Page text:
From the plains of the Tigris river valley......
We are home!
My fingers are rusty, my words aren't flowing like I like them to with the practice of writing, but it feels so good to be back after a five week hiatus. Adjusting to the new but familiar environment of 'home' after living in a completely different reality for an extended period of time really shakes up one's whole being! We are wide-eyed, appreciative of all modern comforts and conveniences, in awe of the big blue sea, the succulent tastes of all Sicilian edibles, and the sudden re-entry into summer living which means swimming, sitting on the terrace, wearing next to nothing (not possible in the conservative Muslim village we were living in despite the hot, dry climate) and later nights for the toddler (and later wake up times too, yay!).
I feel a bit disconnected from all my blogging friends, but after a few timid clicks onto my favorite sites, the enjoyment and passion I feel for the blogosphere has quickly returned. I can't wait to find the time to read up on what has been going on out there for the past month. You'll be hearing more from me soon!
Our adventures in Turkey were not new for myself and hubby, except that it was the first time we had a little person along with us. Having him along made for a truly incredible experience for the whole family, and we think our son was enriched by such things as the opportunity to live among the fields of an agricultural village in the midst of harvesting grain and lentils, a community of friendly archaeologists, welcoming local neighbors, rough but loving children to play with, an all together new way of eating, new languages and ways of communicating (Turkish, Kurdish, gestures, invented sign language), and a level of freedom not possible living in an urban setting.
Now back home, we can see how much the little guy did develop and grow out there in our tiny village. For example, at meal times he sits down at the table with us much more willingly, with more self feeding and curiosity to try whatever we are eating, as we were immersed in community living and shared meals during our time away. He hasn't asked for the TV or computer once since our return as those past times were more or less completely removed from his routine. He has incorporated the few words of Turkish and new gestures he learned while away into his normal way of communicating. Now back home, his favorite toys are his cars and especially tractor as he was fascinated by these vehicles that were in constant activity around us out there in the fields, and he is particularly pleased to see his toy vacuum cleaner, shouting with glee 'broom broom mi piace!' when he was reunited with it.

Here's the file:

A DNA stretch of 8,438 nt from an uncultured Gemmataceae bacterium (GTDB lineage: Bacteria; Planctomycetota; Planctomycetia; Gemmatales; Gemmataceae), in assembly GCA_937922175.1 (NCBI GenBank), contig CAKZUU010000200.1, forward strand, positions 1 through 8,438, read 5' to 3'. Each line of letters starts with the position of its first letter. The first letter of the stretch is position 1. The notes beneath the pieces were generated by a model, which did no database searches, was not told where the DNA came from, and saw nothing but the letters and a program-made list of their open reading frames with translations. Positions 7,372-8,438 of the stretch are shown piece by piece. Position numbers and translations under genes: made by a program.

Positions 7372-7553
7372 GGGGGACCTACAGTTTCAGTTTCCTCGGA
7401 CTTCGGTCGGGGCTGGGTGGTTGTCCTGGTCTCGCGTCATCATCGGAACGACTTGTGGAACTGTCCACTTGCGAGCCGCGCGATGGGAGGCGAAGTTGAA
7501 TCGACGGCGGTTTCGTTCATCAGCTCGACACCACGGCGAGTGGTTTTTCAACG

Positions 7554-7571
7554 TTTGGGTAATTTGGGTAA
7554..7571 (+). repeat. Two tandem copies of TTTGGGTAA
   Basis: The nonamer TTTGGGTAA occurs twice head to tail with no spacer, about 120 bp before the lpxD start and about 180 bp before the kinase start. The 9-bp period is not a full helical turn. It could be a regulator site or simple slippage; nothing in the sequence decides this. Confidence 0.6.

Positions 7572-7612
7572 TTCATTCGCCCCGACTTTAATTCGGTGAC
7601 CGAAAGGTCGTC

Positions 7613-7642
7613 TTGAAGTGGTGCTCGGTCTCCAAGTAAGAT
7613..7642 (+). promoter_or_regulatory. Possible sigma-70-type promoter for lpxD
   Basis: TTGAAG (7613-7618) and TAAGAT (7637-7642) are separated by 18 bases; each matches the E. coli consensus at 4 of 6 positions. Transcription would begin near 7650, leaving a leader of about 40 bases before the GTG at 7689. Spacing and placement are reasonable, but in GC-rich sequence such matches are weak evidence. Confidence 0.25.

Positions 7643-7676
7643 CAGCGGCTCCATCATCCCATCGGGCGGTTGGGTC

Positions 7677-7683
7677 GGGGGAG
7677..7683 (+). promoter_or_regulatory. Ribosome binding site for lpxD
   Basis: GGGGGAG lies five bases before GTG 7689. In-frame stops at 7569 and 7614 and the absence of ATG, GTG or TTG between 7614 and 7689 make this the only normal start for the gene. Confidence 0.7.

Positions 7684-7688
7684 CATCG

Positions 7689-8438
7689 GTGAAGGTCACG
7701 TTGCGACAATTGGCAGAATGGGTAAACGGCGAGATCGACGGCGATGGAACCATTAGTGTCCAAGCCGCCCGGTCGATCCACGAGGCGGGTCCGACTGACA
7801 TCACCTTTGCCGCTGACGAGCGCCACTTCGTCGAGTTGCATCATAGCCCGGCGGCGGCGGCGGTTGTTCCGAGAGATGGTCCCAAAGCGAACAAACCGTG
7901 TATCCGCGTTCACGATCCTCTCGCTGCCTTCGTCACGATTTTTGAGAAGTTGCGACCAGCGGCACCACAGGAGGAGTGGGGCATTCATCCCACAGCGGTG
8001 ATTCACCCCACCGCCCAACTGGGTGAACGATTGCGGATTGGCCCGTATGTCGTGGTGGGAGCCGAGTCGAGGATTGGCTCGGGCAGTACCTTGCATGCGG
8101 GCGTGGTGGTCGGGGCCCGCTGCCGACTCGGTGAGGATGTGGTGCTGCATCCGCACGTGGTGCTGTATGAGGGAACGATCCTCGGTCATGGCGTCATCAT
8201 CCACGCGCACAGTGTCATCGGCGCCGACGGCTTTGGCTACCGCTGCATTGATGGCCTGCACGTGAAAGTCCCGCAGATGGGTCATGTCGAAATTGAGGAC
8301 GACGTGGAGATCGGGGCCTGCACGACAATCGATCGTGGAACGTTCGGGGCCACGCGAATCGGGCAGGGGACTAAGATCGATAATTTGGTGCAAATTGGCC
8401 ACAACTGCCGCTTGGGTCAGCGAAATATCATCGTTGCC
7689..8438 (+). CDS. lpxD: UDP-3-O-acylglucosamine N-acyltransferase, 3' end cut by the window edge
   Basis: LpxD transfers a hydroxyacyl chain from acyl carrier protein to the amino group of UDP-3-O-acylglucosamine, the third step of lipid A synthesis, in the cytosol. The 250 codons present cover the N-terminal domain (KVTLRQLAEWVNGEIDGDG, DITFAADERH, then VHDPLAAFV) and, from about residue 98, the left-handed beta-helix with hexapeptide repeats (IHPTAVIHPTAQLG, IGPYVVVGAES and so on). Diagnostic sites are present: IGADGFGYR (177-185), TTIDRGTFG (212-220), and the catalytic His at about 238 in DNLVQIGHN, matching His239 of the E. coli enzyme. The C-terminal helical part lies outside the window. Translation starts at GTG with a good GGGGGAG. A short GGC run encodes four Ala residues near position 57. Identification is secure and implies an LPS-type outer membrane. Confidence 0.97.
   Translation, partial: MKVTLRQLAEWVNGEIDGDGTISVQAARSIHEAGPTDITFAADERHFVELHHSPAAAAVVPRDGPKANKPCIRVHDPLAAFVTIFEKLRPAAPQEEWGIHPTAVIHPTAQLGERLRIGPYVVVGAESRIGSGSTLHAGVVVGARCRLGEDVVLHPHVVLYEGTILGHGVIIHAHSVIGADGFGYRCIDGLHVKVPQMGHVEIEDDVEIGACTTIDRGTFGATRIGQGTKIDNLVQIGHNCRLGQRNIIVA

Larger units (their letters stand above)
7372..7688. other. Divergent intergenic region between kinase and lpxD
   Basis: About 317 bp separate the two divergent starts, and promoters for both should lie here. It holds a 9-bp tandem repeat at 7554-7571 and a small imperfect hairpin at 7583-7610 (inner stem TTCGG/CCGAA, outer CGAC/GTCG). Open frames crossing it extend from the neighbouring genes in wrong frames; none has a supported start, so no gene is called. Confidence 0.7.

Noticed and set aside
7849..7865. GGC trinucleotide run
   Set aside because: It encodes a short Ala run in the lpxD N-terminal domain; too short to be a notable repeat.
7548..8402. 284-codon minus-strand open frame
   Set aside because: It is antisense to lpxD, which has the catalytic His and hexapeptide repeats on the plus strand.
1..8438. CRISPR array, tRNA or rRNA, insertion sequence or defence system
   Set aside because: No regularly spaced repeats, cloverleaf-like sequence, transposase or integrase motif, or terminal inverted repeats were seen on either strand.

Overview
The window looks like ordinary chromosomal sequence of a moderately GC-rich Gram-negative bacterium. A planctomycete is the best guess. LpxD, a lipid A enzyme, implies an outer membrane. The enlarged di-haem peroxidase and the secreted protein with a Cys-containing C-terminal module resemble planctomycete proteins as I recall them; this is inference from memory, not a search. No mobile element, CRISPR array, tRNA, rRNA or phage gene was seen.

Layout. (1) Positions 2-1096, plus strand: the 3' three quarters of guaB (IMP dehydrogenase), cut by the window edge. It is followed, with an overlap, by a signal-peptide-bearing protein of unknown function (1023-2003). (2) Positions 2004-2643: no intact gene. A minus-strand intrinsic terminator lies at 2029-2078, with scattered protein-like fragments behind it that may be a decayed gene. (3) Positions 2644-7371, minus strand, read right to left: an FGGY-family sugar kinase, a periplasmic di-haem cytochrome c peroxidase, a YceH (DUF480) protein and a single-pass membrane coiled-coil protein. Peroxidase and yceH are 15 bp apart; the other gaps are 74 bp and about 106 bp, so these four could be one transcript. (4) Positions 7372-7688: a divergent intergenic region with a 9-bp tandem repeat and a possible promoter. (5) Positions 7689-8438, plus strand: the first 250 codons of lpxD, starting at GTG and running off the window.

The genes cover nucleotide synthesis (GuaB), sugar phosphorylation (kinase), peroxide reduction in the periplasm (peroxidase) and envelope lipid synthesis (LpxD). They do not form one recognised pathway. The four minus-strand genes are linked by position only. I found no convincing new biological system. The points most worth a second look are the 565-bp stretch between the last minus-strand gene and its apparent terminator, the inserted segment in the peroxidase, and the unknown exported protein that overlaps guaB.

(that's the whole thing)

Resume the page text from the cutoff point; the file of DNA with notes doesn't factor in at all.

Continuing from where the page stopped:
But there are also signs that he feels much more comfortable here at home than in the village, no surprise really as we adults feel the same! He is sleeping better now with no noisy tractors or bird song concertos to wake us up at the crack of dawn. The dry hot temperatures made afternoon naps difficult, especially when the electricty went down and the fans stopped working (unfortunately a regular and inconvenient occurrence in our village). And he has instantly stopped what had developed into aggressive behavior towards mommy and papa, a habit of cheek pinching (a sign of affection in that part of the world that lead to overly painful pinches when administered by children), hitting and angry 'via papa' or 'via mamma' at wake up times. He had been imitating the behavior of the local kids who were often overly touchy feely and rough with our little guy who looked so different with his red-blond curls and American-Italian background than any child they had ever seen.
For the first time in my life I felt like I understood how it feels to be a movie star! Whether we were in the city or in the village, our son would get compliments and kisses from complete strangers, and many people asked us if his hair color was natural! Can you imagine dying a child's hair? On our final day in the village a beautiful 16 year old very keen on learning English told my son "I love you, I want to marry you!"
Yes, it was time to go home!